Mick Jagger made the scene. So did the Grateful Dead. John DeLorean, Sen. Edward M. Kennedy (D-Mass.) and most of the Boston Bruins showed up, and the princess of Sweden got tickets somehow. They and nearly a half-million other folks were not about to miss what has become the can-you-get-me-in? cultural event of the year, and we are not talking Bruce Springsteen.
It is a retrospective of paintings by Impressionist master Pierre Auguste Renoir at Boston's Museum of Fine Arts.
Some facts: This exhibit of a hundred-odd works appeared earlier this year in London and Paris and opened Oct. 9 in Boston, its only American stop. It will close Jan. 5, but not before about 453,000 have viewed it, at a rate of approximately 700 per hour. That is twice what the blockbuster Marc Chagall retrospective drew at the Philadelphia Museum of Art earlier this year.
Which is enough to make anyone wonder if it is worth it. The critics have had their say, and the expected carping has surfaced: about Renoir the sentimentalist who painted a world of sun and sensual delights and never got much deeper; about the overwhelming number of arguably ordinary Renoirs and the arguably few great ones on display, given that several major works (such as the flirtation-filled "Luncheon of the Boating Party") have not been permitted to travel with the display beyond London or Paris. But there is no debating the result: Renoir has conquered Boston beyond expectation.
In this era of art megashows, it seems the Impressionists' -- and, particularly, Renoir's -- claim upon the mass fancy has been exploited in a triumph of mass marketing.
The museum's advertising budget for this show, corporately sponsored by IBM, stands at $100,000 -- about twice what it usually spends on major exhibitions. The message is that Renoir's is the fine art that everyone can love, everyone can understand -- truly a people's art. At least for the people who can get in to see it.
"It's too crowded," protested Ruth Grant of Framingham, Mass. "It's like the flower shows in Boston used to be. We finally stopped going to them."
On one recent rainy morning, when the museum had been open only an hour, the first 700 patrons already had turned the modest maze of galleries into a civilized mob scene. By threading through the congestion to spots of relative clear, one could actually get close enough to many of the paintings.
But visitors were never far from the crush, the click and whir of people fussing with their audio tours, trying to keep up with the narration, clucking in frustration. It inevitably distracted from the serene contemplation these pictures inspire.
There are those life-size paintings of dancers (in the country, in the city and at Bougival -- the first time these three masterworks have been exhibited together), in which Renoir has made vivid and lush everything from the rakish tilt of a yellow hat to the squashed cigarette butts on the dance floor. And there are two from the Wadsworth Atheneum collection: a portrait of Claude Monet painting in his garden and one of Madame Renoir with a lap dog, apparently misidentified in the title as "Bob." Only an elitist snoot would argue that these pictures are simply not enjoyable in such a herd atmosphere.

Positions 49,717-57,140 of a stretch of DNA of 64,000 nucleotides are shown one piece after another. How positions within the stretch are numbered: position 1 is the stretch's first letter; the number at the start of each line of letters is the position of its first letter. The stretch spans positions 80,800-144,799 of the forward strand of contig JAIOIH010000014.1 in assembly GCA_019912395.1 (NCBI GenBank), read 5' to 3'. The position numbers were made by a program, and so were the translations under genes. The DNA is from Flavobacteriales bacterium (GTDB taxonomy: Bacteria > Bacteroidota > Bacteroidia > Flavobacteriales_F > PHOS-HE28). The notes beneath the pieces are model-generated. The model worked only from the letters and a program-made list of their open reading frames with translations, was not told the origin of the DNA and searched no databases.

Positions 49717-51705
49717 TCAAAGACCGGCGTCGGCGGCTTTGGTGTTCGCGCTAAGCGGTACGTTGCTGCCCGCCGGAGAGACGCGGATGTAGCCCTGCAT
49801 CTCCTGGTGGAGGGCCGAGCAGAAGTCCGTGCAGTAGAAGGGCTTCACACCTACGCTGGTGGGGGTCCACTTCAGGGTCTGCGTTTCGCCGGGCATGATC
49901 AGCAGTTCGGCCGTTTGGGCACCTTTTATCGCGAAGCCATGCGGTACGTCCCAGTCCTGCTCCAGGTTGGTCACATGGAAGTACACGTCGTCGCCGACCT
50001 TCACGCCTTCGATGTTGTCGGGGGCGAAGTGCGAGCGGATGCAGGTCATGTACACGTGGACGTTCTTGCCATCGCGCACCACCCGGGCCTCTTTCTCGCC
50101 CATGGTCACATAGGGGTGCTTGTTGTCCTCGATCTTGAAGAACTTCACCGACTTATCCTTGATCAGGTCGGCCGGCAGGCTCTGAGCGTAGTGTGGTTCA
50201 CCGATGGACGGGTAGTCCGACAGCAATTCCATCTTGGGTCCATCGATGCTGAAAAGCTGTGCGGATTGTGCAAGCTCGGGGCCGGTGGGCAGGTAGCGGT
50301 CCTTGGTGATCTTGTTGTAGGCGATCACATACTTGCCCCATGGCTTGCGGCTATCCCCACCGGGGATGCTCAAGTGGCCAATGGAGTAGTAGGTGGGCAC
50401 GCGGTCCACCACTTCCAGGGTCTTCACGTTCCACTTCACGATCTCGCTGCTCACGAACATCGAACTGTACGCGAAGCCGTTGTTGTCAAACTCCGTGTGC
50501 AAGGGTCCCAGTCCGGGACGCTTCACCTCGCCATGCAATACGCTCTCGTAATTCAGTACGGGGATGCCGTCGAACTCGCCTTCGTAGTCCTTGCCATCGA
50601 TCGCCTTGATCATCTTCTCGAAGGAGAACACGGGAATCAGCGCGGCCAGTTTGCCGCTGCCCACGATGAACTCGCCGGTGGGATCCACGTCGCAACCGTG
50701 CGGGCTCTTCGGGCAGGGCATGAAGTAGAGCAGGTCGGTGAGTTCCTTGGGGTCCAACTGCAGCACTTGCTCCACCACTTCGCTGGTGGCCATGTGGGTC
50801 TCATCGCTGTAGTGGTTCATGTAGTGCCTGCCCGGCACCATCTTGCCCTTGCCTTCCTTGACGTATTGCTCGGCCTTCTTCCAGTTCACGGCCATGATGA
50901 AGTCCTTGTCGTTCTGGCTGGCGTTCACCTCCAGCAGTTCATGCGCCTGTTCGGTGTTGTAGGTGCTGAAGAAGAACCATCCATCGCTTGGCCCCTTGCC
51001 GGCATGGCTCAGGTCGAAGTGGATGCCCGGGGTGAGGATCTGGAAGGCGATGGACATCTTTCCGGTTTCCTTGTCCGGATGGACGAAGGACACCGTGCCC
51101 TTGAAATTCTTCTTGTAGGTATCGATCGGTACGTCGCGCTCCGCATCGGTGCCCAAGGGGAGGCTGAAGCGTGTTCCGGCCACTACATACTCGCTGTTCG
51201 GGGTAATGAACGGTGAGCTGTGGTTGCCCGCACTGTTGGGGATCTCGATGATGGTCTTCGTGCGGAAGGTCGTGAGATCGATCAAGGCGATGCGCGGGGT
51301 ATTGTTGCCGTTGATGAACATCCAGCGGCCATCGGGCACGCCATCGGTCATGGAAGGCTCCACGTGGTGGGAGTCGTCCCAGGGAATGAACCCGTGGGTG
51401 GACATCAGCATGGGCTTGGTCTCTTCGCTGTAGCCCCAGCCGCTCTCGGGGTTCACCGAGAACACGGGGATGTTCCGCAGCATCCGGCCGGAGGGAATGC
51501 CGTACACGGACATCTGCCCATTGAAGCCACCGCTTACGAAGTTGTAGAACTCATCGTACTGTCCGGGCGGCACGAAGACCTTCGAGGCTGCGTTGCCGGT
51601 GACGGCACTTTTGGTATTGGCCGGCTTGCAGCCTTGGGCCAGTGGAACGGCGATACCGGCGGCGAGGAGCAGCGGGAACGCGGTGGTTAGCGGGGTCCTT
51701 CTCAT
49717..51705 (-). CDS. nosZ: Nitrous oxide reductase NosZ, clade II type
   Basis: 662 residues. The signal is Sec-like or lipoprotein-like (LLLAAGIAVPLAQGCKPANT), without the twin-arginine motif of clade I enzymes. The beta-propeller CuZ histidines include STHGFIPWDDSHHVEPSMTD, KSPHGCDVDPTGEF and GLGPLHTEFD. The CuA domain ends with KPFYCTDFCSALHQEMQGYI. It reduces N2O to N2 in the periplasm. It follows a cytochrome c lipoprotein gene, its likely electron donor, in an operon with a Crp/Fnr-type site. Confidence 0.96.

"Our major concern and mandate was to make Renoir as accessible as possible to as many people as we could," said Linda Patch, public relations director for the Museum of Fine Arts, which sets aside Mondays as "members only" day. Thus, anyone who purchases a museum membership can still see the show. Patch noted this is the first time the museum has offered an event on an advance-ticket basis.
How does she respond to the suggestion that Renoir just may have been overmarketed into an event bigger than the art itself?
"In the past, we've had as many as 16,000 people jam our galleries on a weekend day for a major art event," Patch said. "Through preticketing Renoir, we've been able to limit that number to 4,900 on a weekend day, which really helps us alleviate the mad dash."
What an exhibition of this scale and splash will do for Renoir's reputation and the value of his art is anybody's guess. What it has done for Boston is more to the point.
"What this means to Boston?" asked Lana Razdan, public relations manager of the Greater Boston Convention and Visitors Bureau. "Why, a new emphasis on the importance of the arts community to tourism . . . This has been a large drawing card for a wide range of people -- it appealed not only to the Renoir enthusiasts but to those who wanted to experience him for the first time."